Vaccine: VGX-3100
Company: Inovio Pharmaceuticals
Target: Cervical cancer

The human papillomavirus (HPV), which is behind 90% or more of cases of cervical cancer, has been the target for preventive vaccines for a while, with shots such as Merck's ($MRK) Gardasil and GlaxoSmithKline's ($GSK) Cervarix in third and 8th place in the 20 top-selling vaccines of the first half of 2012. Treating cervical cancer in its earliest stages, when doctors spot precancerous changes in the cervix, is the next target for vaccines, and Inovio Pharmaceuticals ($INO) has created a DNA vaccine, VGX-3100, for this indication, which is currently in a global Phase II clinical trial.

VGX-3100, one of the company's SynCon vaccines, targets HPV-16 and HPV-18, two strains that are responsible for about 70% of cases of cervical cancer. The SynCon synthetic vaccines include a fragment of DNA that codes for an antigen. One of the issues with DNA vaccines is getting the DNA inside the target cell. Inovio uses electroporation--a small electric charge that loosens up the cell membrane to let the vaccine through.

Inovio's VGX-3100 is designed to raise immune responses against the E6 and E7 oncogenes associated with HPV types 16 and 18, i.e., it targets four antigens. These oncogenes are responsible for transforming HPV-infected cells into precancerous and cancerous cells. The goal is to stimulate a T-cell immune response strong enough to cause the rejection of these infected or transformed cells. The potential of such a therapeutic vaccine would be to treat precancerous dysplasias (cervical intraepithelial neoplasias or CINs), cervical cancers, as well as other cancers caused by these HPV types such as head and neck and anogenital cancers.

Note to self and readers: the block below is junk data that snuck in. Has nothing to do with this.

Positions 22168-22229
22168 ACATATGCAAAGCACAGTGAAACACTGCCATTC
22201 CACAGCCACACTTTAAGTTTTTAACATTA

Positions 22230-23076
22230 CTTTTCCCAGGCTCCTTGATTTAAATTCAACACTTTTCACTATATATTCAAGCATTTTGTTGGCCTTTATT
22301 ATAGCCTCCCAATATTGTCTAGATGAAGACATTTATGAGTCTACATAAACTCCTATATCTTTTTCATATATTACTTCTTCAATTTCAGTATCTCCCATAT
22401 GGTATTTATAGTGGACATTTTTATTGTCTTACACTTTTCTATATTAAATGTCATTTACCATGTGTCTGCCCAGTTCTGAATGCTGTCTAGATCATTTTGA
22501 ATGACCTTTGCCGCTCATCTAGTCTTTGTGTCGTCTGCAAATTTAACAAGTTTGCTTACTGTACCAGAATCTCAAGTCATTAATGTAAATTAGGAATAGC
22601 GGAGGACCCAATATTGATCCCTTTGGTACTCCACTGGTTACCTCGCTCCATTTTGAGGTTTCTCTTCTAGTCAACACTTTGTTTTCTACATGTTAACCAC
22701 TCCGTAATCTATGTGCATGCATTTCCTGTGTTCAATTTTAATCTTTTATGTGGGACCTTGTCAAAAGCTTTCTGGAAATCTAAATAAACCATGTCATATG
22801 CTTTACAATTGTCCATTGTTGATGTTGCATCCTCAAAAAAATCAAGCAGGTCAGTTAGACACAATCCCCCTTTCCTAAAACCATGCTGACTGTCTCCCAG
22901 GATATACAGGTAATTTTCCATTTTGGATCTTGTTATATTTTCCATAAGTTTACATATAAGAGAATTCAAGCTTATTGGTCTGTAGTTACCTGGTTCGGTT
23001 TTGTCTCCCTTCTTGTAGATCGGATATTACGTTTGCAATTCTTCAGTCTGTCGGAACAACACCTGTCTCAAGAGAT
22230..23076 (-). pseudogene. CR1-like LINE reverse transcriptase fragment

In a Phase I proof-of-concept study, published in Science Translational Medicine, 18 women who had previously been treated for precancerous changes in the cervix (cervical intraepithelial neoplasia grade 2 or 3 [CIN 2/3]) were given Inovio's vaccine. All 18 patients showed an immune response to the vaccine, and in 14 of the 18 (78%), the vaccine triggered a T-cell response (the cells responsible for cell-mediated immunity). More than 90% of these patients had a subset of T cells, so-called killer T cells or CD8+ T cells, that had the capability of killing HPV-infected cells, and T-cell responses were still seen in the blood in most patients at least 6 months after the last vaccination.

According to the company, this is the first time that a DNA-based therapeutic vaccine has produced immune responses that can kill target cells. This is only a small study, but it obviously had an impact on the investment community: The stock jumped more than 16% on the news, although it is still only trading around 70 cents per share.

A Phase II efficacy study is ongoing, with results expected next year. This again involves women with CIN 2/3 cervical lesions, and is looking for improvement to CIN 1 or complete regression, as well as clearance of HPV-16 and HPV-18. VGX-3100 also featured in our 2011 edition of 10 promising therapeutic vaccines.


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